Chinese Calligraphy

A Brief Overview of the Ancient Art of Chinese Calligraphy

Chinese calligraphy is an art that is unique to China. Here, we shall try to gain some insight into the history and types of this important art...
The literal meaning of calligraphy is 'beautiful handwriting'. In olden days, books were handwritten using a quill and ink, on materials such as vellum or parchment. People with beautiful and readable handwriting worked as scribes. There are mainly three main styles of calligraphy―Arabic, Chinese, and Roman.
Chinese Calligraphy
Also known as Oriental calligraphy, scholars opine that this calligraphy is not only a way to write, but is a unique art, and was a part of ancient Chinese culture. It is divided into calligraphy that was developed in ancient China and imperial China.
Calligraphy in Ancient China
In ancient China, incidents were inscribed on the bones of animals or on the shells of tortoises. This form of calligraphy was popular during the Bronze Age, and is popularly known as shell and bone script. It was also known as oracle bone script. The Chinese alphabets of the ancient Chinese language are known as Jiaguwen. Later, these characters were replaced by Jin wen, the script written on bronze utensils, and Dazhuan, known popularly as the large Seal script or Great Seal script.
Jiaguwen was a popular form of calligraphy used during and around the 14th century BC. During this period, pictures were used to convey thoughts, and the materials used for writing were ink, brushes, and bamboo books.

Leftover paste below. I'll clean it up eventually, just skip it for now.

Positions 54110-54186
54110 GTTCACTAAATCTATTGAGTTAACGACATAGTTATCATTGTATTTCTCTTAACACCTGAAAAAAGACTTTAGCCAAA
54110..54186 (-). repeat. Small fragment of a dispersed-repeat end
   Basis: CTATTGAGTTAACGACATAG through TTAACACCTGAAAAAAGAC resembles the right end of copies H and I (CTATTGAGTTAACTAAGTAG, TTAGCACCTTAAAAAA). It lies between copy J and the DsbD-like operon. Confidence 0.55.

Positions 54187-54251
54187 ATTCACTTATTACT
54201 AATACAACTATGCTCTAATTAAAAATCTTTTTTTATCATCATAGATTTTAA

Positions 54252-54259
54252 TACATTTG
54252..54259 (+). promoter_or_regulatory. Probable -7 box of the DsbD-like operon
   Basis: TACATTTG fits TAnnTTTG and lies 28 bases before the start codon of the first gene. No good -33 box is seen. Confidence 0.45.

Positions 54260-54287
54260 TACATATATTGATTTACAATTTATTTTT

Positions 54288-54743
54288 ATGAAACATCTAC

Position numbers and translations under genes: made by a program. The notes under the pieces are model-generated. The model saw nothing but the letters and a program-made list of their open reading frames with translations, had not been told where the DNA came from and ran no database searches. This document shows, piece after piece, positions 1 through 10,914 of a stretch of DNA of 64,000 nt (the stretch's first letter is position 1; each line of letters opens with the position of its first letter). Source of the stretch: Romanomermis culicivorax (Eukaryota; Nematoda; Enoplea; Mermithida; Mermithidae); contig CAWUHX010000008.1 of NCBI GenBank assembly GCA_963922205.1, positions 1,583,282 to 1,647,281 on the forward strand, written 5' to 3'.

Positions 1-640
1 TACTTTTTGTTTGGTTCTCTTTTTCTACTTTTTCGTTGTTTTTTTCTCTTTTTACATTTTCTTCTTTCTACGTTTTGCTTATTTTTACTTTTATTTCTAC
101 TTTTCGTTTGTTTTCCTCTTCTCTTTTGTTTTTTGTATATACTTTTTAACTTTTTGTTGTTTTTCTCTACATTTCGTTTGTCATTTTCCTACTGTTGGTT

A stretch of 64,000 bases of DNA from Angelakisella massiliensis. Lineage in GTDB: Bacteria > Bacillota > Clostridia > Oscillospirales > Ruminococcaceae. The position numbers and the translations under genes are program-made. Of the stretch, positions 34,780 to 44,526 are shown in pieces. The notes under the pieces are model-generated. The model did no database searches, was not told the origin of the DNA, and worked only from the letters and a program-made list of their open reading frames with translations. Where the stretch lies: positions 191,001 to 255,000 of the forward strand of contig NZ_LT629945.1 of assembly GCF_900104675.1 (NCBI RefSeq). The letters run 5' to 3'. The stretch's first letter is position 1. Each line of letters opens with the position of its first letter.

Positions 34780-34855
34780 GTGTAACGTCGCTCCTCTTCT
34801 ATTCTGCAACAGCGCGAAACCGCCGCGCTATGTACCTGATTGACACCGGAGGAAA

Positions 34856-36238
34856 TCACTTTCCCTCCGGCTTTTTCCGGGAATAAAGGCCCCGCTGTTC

This script was developed during the Shang dynasty, and became popular during the Zhou dynasty.
The Dazhuan script was used in traditional Chinese writing long before the Qin dynasty. The Qin dynasty used Small Seal script. The scholars avoided using Dazhuan scripts, because they were not precise or specific.
Imperial China
Around 220 BC, Qin Shi Huang conquered the entire Chinese basin. He was the first emperor to standardize the Chinese alphabet. Li Si, the prime minister of Qin Huang, was a famous calligrapher. He developed a set of characters called Xiǎozhuàn, and these characters were standardized by the emperor. The calligraphy style that was popularized in imperial China are Lishu style and Kaishu style.
Lishu Style
Lishu style is also known as the clerical script. Modern Chinese scripts are more or less similar to the clerical script. This script was developed during the Bronze age. Historians believe that this script was used by government scribes during the Qin Huang dynasty.
Kaishu Style
The Kaishu style is popularly known as the traditional script, and is still used today; minor changes were made during the 18th century. The scripts of Kaishu style are regular and precise, hence, it was known as the standard script.
A semi-cursive script, known as Xingshu, and a grass script, known as Caoshu, were developed during the first century AD. These scripts were never used to write standard official documents. These scripts are used in modern times to give a visual effect to any personal document.